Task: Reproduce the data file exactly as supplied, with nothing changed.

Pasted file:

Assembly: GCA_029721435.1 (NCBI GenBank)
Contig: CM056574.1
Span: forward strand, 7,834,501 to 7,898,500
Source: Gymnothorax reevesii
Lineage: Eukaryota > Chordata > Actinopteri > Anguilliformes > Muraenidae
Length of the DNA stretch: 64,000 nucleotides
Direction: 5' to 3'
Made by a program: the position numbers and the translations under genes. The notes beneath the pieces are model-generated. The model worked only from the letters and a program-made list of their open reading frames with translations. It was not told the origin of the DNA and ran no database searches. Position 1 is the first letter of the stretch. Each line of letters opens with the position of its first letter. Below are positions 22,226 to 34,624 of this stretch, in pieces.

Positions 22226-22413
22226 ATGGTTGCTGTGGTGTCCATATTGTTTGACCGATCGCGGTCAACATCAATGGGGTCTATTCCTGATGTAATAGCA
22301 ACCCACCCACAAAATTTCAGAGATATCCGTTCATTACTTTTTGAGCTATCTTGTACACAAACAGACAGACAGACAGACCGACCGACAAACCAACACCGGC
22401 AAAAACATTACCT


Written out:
Assembly: GCA_029721435.1 (NCBI GenBank)
Contig: CM056574.1
Span: forward strand, 7,834,501 to 7,898,500
Source: Gymnothorax reevesii
Lineage: Eukaryota > Chordata > Actinopteri > Anguilliformes > Muraenidae
Length of the DNA stretch: 64,000 nucleotides
Direction: 5' to 3'
Made by a program: the position numbers and the translations under genes. The notes beneath the pieces are model-generated. The model worked only from the letters and a program-made list of their open reading frames with translations. It was not told the origin of the DNA and ran no database searches. Position 1 is the first letter of the stretch. Each line of letters opens with the position of its first letter. Below are positions 22,226 to 34,624 of this stretch, in pieces.

Positions 22226-22413
22226 ATGGTTGCTGTGGTGTCCATATTGTTTGACCGATCGCGGTCAACATCAATGGGGTCTATTCCTGATGTAATAGCA
22301 ACCCACCCACAAAATTTCAGAGATATCCGTTCATTACTTTTTGAGCTATCTTGTACACAAACAGACAGACAGACAGACCGACCGACAAACCAACACCGGC
22401 AAAAACATTACCT